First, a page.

U.S. Braces for Anxious Day of Vote Counting as Election Results Remain Too Close to Call

U.S. citizens braced Wednesday for an anxious day of watching for headlines about the progress of the vote count and potential partisan battles over vote-counting protocols.

Election results remained too close to call in key states such as Michigan, Wisconsin, Nevada, Pennsylvania, North Carolina, Georgia and Arizona after Election Day. Tallies for some of the potential swing states may not be finished until Wednesday night or even Friday as mail-in ballots are still being recorded.

“We are exactly where we said we would be,” said Kathy Boockvar, Pennsylvania’s secretary of state, during a news conference in Harrisburg on Wednesday morning. She asserted that ballots postmarked by Nov. 3 will be counted, and she added that absentee ballots from residents living overseas and those serving in the military will be valid if received by Nov. 10.

Boockvar also noted that despite much speculation about problems and even the threat of violence at the polls, voting was orderly in the Keystone state.

“It could not have gone more smoothly in the middle of a global pandemic,” she said.

Boockvar emphasized that Pennsylvania still has “millions of ballots yet to be counted.” She noted that in 2016 the state had only about 260,000 mail-in ballots, but this year’s tally will be “10 times” that number.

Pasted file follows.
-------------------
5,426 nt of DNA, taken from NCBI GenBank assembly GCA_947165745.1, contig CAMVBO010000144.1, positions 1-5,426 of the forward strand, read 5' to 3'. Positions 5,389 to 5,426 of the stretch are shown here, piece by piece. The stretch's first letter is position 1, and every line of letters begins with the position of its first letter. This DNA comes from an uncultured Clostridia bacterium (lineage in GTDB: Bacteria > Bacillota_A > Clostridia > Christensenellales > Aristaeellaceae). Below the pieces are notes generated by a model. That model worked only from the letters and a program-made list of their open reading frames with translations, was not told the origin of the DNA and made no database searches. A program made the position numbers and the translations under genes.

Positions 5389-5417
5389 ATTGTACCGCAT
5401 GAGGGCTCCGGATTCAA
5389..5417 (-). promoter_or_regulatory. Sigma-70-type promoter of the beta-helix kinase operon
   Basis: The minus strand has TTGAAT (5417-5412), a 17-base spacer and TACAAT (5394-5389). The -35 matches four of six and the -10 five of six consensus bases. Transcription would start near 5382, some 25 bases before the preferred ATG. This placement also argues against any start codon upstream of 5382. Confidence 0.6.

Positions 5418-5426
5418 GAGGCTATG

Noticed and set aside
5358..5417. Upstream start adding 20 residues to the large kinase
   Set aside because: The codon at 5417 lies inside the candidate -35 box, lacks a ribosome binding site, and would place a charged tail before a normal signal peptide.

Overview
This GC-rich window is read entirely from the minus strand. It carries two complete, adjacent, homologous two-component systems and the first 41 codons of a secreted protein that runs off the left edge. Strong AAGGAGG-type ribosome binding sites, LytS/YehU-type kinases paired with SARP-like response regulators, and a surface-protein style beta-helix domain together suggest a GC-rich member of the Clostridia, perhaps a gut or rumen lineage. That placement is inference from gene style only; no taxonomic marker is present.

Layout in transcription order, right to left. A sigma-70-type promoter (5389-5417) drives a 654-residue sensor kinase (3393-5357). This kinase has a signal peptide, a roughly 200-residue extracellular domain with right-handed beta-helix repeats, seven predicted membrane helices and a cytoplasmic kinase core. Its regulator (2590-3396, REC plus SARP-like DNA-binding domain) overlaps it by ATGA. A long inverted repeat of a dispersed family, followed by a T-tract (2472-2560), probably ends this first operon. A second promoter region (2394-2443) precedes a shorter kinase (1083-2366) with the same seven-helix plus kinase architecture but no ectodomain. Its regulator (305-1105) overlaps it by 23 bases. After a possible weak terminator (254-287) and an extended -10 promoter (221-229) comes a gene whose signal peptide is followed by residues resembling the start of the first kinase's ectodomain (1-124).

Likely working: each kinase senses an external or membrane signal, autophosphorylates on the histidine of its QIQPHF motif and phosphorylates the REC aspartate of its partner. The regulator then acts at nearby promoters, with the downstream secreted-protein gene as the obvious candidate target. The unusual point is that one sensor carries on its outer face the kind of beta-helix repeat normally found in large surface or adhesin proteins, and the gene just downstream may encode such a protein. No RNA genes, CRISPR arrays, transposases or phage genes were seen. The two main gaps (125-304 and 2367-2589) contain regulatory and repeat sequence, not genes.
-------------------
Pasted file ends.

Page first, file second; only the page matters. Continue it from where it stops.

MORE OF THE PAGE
“Rest assured, your vote will be counted,” Pennsylvania Gov. Tom Wolf told the state’s citizens before giving the podium to Boockvar, who came to the mic wearing an American flag mask.

Jocelyn Benson, the Michigan secretary of state, said that tens of thousands of votes remain to be counted in Detroit, Flint and other cities. She said that she expected the bulk of those votes would be counted by the end of the day.

After falsely claiming victory and saying the Supreme Court should stop counting votes on Tuesday night, President Trump continued to sow baseless doubt about the validity of mail-in ballots.

“How come every time they count mail-in ballot dumps they are so devastating in their percentage and power of destruction?” Trump tweeted on Wednesday at 10:15 a.m. Eastern.

Twitter marked two of the president’s tweets about mail-in voting as “disputed” and “misleading” about the election process, hiding them from users on the social media platform.

After many actors in Hollywood expressed uncertainty and anxiety on the night of the election, the tone shifted to one of more hope and perseverance on Wednesday morning.

“Every single vote in this country matters, will be counted and will matter! It is the emblem of our democracy! I have so much faith in the human spirit! We’ve got this America! Sending EVERYONE A BIG HUG!” Lady Gaga, who performed at Biden’s final campaign rally on Monday night, tweeted.

Shonda Rhimes quote tweeted Georgia Rep. Stacey Abrams urging people to “Keep calm. Be patient. Allow local elections officials to do their jobs.”

Demi Lovato expressed dismay at how close the election results came to be on Wednesday.

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